Michael Ellis: California Slender Salamander

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A native amphibian, the California slender salamander, fascinates Michael Ellis.

As I was doing a little yard work yes, I’m still at it I moved a big pile of leaves and uncovered the most common salamander, actually I dare say the most common amphibian, in our region the California slender salamander. It is also known as the worm salamander and indeed it is thin with teeny, tiny legs.

Alarmed, its natural response was to thrash back-and-forth rapidly and then go perfectly still. I guess that strategy works most of the time. The color is rather cryptic mostly brown with a broad dark maroon stripe running right down the back. And when it abruptly stopped against the dirt, it was challenging to see.

If a predator does attack, the tail can be sacrificed and re-grown with little problem. One researcher watched a slender salamander twist its tail into a knot around a garter snakes head. It then secreted a substance that glued the snakes jaws shut for 48 hours. Don’t mess around with Slim!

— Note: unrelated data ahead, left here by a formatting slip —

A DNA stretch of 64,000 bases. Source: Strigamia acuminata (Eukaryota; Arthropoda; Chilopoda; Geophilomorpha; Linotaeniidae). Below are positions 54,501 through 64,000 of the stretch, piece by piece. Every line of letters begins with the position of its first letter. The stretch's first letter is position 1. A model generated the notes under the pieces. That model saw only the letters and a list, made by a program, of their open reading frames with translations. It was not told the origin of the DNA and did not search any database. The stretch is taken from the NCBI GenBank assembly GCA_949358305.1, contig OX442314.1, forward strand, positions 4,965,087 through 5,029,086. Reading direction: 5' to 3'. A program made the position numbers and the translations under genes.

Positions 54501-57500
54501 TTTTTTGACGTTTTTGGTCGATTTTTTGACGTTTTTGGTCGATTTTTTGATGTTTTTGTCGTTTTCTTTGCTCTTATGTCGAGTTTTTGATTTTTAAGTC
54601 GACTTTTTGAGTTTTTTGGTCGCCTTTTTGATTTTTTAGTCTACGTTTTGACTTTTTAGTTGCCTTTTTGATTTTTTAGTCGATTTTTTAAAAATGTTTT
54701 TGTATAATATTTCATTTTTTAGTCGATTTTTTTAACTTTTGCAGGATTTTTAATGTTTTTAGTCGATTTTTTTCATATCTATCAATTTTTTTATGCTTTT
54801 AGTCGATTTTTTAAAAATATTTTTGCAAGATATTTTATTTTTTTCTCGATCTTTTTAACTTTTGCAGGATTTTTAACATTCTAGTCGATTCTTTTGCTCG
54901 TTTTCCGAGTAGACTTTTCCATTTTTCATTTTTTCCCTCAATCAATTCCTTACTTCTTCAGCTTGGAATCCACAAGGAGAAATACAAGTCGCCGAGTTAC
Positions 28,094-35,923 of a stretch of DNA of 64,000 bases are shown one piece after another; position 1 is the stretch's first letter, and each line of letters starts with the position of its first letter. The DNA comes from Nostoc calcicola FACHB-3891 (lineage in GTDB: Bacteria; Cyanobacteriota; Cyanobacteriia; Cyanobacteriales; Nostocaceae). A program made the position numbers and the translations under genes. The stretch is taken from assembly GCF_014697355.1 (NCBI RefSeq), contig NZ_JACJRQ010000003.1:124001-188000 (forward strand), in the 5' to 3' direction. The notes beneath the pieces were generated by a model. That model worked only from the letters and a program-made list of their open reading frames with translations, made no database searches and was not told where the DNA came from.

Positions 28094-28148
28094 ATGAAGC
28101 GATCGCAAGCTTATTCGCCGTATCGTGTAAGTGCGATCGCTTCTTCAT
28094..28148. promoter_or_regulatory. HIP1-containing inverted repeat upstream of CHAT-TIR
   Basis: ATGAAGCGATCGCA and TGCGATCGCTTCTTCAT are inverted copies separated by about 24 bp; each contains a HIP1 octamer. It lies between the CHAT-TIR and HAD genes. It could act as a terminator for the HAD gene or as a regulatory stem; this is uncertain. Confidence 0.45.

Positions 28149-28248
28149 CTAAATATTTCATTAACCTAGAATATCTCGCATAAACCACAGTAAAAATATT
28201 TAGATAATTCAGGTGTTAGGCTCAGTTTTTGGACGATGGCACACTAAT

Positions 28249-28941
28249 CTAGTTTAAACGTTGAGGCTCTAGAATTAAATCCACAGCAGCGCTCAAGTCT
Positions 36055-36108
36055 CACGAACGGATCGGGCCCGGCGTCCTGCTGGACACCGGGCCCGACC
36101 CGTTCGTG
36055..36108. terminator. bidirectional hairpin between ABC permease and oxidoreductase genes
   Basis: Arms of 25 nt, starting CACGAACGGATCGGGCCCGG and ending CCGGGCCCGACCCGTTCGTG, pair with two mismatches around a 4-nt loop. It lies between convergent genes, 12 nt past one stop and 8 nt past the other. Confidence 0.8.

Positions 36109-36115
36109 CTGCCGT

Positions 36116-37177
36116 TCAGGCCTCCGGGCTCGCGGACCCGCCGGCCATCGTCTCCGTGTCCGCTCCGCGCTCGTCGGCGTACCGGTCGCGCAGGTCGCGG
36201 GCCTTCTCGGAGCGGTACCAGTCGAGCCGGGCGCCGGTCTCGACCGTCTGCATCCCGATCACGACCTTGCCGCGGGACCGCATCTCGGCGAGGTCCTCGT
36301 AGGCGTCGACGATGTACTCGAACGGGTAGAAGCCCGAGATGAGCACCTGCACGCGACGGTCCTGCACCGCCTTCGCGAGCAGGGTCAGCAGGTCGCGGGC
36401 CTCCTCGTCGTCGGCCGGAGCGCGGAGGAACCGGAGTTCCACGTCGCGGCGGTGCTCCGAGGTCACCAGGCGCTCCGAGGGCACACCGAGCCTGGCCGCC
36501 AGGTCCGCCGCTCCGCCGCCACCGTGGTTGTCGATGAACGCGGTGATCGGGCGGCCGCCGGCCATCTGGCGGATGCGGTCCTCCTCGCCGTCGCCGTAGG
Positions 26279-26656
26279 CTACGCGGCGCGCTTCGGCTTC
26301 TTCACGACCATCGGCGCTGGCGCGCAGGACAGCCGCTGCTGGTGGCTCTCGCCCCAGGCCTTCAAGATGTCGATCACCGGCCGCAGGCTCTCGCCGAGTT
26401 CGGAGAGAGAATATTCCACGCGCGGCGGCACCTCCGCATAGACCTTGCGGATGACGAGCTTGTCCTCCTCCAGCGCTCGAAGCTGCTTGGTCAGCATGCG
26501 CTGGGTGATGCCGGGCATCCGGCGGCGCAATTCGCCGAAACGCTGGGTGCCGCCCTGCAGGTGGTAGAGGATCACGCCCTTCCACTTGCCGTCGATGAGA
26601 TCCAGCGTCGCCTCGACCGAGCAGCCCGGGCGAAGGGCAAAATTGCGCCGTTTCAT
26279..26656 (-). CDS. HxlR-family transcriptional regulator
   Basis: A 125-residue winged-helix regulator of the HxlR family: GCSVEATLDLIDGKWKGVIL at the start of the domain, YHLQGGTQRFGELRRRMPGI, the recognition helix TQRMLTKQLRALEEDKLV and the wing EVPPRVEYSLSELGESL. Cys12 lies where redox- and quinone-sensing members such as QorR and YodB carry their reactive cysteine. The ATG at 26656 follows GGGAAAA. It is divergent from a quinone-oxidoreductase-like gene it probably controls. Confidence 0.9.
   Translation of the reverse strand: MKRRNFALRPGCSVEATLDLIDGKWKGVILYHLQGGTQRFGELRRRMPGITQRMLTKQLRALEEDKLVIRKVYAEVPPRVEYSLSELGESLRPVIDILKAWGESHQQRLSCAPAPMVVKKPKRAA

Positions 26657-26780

California slender salamanders were originally considered one species thriving in the Coast Ranges from Monterey to Oregon and in the northern Sierra foothills. They have now been split into five separate species. But you’d have to analyze their DNA to tell the difference. The reason for this extraordinary success and wide distribution is simple. They are very small only five inches including the long tail at max. This coupled with those small legs enables then to enter earthworm and termite holes. Here they find plenty of food - small mites, springtails, baby spiders, whatever. Many different ecosystems meet these basic requirements.

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And unlike other amphibians this salamander has severed all ties to water. It mates underground in moist environments and the fertilized eggs hatch directly into miniature salamanders. No need for ponds, lakes or streams. During the dry months it lowers its metabolic rate, finds a moist area and just waits for the next rain.

Those of us lucky enough to have a patch of yard in cities or suburbs can readily find these little delights in leaf litter. Native wildlife, we’ll take what we can get.

This is Michael Ellis with a Perspective.

Michael Ellis is a naturalist living in Santa Rosa.